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Publisher Question #5

 The amount will depend on the size of the publisher of course but they have a vested interest in high book sales.  For there to be high book sales, the general public needs to be aware of a book and feel the need to read it.

The first thing I suggest is getting in writing whether through Email or directly in your contract the detailed steps the publisher takes for publicity.  This is called a marketing plan.  Get it in writing as this is insurance for the future if you find out they aren’t doing what they said they would do.

If the publisher asks for a list of your friends and family to notify about your book,then expect little else publicity-wise from them.  This is the first sign you will be doing a lot of your own legwork and you should consider an outside publicist.  Honestly, you have probably already told everyone you are publishing a book.  Why do you need the publisher to duplicate your efforts?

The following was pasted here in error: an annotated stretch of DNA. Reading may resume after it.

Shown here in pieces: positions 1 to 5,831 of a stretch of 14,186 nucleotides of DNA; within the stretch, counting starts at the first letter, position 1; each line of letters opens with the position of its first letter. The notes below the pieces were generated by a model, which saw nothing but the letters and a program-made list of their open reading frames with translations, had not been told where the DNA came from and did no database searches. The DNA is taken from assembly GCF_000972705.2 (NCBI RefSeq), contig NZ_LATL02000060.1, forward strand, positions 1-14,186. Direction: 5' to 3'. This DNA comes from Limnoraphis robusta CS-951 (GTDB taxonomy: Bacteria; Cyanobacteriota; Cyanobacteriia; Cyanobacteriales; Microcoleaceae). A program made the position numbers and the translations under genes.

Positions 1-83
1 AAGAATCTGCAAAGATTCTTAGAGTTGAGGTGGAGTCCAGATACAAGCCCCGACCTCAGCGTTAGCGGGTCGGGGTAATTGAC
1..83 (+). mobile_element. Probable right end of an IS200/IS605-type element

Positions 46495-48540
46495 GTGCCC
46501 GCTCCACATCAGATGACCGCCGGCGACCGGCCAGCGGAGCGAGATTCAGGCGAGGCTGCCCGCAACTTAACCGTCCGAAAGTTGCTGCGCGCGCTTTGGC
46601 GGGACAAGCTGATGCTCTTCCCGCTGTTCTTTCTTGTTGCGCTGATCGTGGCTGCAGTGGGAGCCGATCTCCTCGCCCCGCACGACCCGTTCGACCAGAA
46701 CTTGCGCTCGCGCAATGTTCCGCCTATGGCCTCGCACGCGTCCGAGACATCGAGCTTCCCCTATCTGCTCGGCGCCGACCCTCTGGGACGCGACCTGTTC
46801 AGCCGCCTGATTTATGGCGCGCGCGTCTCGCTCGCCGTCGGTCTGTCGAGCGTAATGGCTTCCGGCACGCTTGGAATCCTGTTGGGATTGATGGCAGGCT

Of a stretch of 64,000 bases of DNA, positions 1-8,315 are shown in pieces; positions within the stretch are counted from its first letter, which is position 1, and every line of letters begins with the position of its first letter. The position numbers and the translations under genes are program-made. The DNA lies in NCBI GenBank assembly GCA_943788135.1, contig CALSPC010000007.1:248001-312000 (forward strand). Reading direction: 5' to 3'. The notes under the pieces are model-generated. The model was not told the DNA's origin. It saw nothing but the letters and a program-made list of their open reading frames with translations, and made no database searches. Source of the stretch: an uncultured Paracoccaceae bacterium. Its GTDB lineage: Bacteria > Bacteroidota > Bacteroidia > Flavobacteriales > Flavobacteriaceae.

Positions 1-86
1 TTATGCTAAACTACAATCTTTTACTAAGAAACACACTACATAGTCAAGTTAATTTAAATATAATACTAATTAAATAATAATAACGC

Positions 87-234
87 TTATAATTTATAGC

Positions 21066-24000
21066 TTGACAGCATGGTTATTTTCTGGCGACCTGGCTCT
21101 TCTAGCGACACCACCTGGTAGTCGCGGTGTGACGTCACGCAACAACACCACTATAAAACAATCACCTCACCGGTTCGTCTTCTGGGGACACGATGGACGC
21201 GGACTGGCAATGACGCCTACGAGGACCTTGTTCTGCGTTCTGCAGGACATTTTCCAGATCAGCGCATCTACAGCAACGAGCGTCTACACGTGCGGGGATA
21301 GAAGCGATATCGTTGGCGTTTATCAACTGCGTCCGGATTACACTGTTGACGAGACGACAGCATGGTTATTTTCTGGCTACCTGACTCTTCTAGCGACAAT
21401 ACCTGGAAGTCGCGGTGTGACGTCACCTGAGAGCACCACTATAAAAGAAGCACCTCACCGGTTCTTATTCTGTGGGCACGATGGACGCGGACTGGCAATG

If they tell you they are contacting your media, make them be specific in writing exactly what their efforts will be and how many hours they will spend on your book. 

A particular Publish-on-Demand company declares they are a “traditional” publisher but the only media contacts they perform is sending a flyer to your local media notifying them of the book.  There is no follow up.  There are no targeted media groups contacted nationwide.  Most authors find themselves told months after publication they should consider hiring an outside publicist if they want to see more sales.  By that time, it can be too late for a truly successful publicity campaign.

Ask for the marketing plan the publisher developed for your book.  A commercial “traditional” publisher will at least have a general outline of marketing efforts created before they officially take on your book. 

Large traditional publishing houses are promoting your book months before a single official book is printed.  They send out advance review copies or galleys to the top reviewers like The New York Times and other venues targeted to your book’s topic.  If your publisher isn’t sending out free galleys for publicity months in advance of your release date at their own cost, they aren’t a truly traditional commercial publisher.

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